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EMMYS Q&A: ‘Brooklyn Nine-Nine’ Co-Creator Michael Schur On Comedic Cops
By ANTHONY D'ALESSANDRO | Monday June 2, 2014 @ 5:01pm PDTTags: Andy Samberg, Brooklyn Nine-Nine, Fox, Michael Schur, Saturday Night Live
Michael Schur knows how to make comedy work when TV viewership is splintered by the internet and delayed DVR viewing. For him, nabbing a large audience isn’t a sprint so much as a marathon, and that philosophy has translated into a cult following for each of the series he’s helped create:
. Schur and his former Harvard buddy Daniel Goor set out with Brooklyn to reboot the cop comedy, drawing inspiration from such benchmarks as Barney Miller and Police Squad! They also have maximized laughs by mimicking the handheld shooting style of cop dramas. The show has won over critics and earned Golden Globes for comedy series and lead actor for Samberg.
Michael Schur: I was under a deal at NBCUniversal, and Dan Goor was the number two guy on
Parks and Recreation since the beginning. There hadn’t been many comedies set in a police precinct since Barney Miller. It’s hard to find areas in the comedy landscape that haven’t been troughed. After pitching to Universal, we sold the show to Fox. When Andy Samberg came aboard after
, all the big stumbling blocks you can run into with developing a show went away.
Schur: The show tested like every pilot. Testing is a silly process. There are a lot of problems: It’s very unscientific, especially since they test in North Hollywood. It’s as though the crowd in North Hollywood represents everyone in America. While that might have been true several years ago, you have to go out of state to find people who aren’t biased. There can be a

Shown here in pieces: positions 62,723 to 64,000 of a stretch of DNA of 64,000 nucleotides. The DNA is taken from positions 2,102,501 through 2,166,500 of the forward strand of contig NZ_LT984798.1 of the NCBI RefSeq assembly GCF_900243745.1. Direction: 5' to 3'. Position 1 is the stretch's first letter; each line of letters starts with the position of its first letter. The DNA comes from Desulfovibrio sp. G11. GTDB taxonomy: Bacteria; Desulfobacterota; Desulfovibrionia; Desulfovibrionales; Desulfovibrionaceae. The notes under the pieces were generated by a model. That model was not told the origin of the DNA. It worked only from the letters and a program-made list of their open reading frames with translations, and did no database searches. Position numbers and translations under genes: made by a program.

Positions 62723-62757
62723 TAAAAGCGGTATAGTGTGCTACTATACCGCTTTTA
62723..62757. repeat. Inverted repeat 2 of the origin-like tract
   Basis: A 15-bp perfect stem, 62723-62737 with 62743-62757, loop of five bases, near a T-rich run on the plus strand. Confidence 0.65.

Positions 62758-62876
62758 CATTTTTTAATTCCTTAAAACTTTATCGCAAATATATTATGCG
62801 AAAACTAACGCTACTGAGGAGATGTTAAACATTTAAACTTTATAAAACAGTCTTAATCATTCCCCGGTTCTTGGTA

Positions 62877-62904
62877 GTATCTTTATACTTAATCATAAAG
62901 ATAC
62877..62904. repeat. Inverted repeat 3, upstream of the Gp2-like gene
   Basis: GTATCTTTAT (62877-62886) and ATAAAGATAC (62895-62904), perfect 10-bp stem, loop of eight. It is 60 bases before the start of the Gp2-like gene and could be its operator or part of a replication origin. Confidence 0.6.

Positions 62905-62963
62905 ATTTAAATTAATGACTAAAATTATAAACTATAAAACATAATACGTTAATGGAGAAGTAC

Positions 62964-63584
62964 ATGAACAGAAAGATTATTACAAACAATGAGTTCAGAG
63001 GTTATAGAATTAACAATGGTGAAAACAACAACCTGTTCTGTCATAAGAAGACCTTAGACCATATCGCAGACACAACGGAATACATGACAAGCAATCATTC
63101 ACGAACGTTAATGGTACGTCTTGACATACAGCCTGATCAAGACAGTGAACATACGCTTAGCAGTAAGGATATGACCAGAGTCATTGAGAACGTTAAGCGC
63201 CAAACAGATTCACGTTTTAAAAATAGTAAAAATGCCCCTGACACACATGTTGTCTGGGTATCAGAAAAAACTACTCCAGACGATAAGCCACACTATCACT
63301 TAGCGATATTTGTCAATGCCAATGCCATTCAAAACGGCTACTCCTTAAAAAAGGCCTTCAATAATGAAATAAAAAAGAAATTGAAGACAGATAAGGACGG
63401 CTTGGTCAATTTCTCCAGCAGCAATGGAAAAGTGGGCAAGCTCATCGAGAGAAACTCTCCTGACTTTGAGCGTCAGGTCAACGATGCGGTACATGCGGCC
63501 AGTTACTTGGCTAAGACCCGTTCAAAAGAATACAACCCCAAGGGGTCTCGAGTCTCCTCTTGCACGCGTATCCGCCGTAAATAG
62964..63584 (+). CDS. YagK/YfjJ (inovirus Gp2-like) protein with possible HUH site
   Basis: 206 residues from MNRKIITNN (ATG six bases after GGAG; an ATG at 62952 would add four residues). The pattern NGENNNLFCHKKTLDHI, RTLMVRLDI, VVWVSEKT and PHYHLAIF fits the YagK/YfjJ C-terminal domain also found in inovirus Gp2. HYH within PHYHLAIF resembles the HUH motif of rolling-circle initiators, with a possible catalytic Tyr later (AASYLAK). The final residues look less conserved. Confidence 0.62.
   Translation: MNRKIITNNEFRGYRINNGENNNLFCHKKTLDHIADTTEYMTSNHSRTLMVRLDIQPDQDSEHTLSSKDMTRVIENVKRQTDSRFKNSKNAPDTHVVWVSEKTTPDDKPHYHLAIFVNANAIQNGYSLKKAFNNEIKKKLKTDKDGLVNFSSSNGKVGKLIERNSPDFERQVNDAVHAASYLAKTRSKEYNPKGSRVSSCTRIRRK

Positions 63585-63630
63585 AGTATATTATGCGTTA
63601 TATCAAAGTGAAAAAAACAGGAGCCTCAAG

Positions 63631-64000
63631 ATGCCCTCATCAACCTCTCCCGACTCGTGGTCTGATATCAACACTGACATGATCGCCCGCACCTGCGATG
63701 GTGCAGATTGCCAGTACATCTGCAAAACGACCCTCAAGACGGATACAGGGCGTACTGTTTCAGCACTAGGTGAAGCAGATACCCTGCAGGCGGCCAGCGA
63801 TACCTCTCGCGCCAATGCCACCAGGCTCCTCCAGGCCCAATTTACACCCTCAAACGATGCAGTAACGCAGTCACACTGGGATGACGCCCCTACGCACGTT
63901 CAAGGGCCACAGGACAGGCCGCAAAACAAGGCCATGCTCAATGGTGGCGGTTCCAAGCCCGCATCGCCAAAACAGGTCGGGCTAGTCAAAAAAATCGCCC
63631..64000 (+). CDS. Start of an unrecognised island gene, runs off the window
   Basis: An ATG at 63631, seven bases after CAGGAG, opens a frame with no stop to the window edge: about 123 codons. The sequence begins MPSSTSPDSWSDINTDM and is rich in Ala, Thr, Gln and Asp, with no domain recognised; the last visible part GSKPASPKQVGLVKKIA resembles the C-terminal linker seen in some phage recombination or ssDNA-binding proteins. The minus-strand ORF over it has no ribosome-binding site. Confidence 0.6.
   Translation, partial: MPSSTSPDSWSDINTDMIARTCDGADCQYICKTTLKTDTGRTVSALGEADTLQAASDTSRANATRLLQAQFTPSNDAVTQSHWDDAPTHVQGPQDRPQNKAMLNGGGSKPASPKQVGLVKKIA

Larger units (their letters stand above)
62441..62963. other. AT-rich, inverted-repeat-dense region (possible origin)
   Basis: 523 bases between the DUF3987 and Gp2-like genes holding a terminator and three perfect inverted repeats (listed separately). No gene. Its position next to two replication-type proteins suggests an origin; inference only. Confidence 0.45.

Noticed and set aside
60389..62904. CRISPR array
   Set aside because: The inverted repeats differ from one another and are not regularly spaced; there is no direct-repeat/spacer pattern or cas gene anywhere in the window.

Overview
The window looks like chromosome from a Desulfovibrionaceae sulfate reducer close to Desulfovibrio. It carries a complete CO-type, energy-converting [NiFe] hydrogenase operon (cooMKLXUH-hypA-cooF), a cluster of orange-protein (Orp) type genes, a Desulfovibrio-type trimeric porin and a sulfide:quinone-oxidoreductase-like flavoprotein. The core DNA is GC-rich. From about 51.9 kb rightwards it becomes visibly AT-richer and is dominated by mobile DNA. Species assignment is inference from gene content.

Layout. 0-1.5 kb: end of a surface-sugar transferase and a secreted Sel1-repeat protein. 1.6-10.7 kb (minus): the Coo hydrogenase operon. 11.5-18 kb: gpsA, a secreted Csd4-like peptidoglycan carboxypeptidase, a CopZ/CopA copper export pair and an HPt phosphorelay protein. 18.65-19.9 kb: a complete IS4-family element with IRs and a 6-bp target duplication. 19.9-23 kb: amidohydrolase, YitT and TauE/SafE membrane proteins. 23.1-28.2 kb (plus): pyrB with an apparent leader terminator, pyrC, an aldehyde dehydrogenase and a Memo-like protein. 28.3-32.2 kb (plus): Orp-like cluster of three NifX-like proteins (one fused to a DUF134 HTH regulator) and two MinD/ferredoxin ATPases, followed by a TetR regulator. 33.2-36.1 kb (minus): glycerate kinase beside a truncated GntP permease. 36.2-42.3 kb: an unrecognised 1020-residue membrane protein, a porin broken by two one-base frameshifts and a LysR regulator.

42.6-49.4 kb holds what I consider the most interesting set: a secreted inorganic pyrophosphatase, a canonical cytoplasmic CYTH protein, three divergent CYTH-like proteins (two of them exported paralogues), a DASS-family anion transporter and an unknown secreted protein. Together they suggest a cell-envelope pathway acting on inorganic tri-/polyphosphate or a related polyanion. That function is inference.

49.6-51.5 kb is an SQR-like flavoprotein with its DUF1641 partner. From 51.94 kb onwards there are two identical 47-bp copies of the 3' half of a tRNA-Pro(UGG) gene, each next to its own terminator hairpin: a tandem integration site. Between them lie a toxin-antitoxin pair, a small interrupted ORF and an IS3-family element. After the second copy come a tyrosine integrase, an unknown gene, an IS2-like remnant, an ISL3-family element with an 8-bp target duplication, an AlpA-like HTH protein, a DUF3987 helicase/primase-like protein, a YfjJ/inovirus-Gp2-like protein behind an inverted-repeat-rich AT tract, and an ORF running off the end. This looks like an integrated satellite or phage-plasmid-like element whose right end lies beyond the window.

12 Angry Men effect where one person has a strong opinion and has sway over the entire group. Everyone liked Andy Samberg, Fred Armisen’s cameo and Stephanie Beatriz. But if testing is going to give any accurate reading of a show, they should show four episodes. You get feedback like, “The side characters are under-developed.” Of course! They are only onscreen for 18 seconds. It’s a catch-22: You can’t make four episodes unless it tests well.
Awardsline: The show has been ratings-challenged throughout the season. Does this concern you?
Fox has been on board from the beginning. Everyone on the studio side likes the show. We wish it was being seen by mass audiences. We think the show is good and that it’s moving in the right direction and creatively it’s in a good place. Not an easy conversation to have in 2014. If this was 35 years ago, we’d pull a guest-starring stunt and put Mary Tyler Moore on, but that stuff doesn’t work anymore. The last time in recent TV history was
How I Met Your Mother with Britney Spears. Even the Super Bowl isn’t known to have a lasting effect. This year it was us and New Girl. Shows are known to quadruple their ratings after the Super Bowl and then go back to where they were before. The network isn’t stupid. They know the number of people truly watching the show isn’t available until a month after (an episode) airs. You look at Brooklyn’s same day average and it’s 4.5 million and Live +30 is over 8 million. That’s a lot of people. The network is incredibly sympathetic, and they’re frustrated just like producers. They’re looking to monetize that number, and the problem with advertisers is that they only monetize Live +3. Everyone is fully aware of the insanity of these numbers and until there’s a new standard, it’s like reporting the score for a basketball game six minutes into the game.
Awardsline: You mentioned that guest-star stunts no longer work to spike ratings, but the show has had a number of notable guest stars.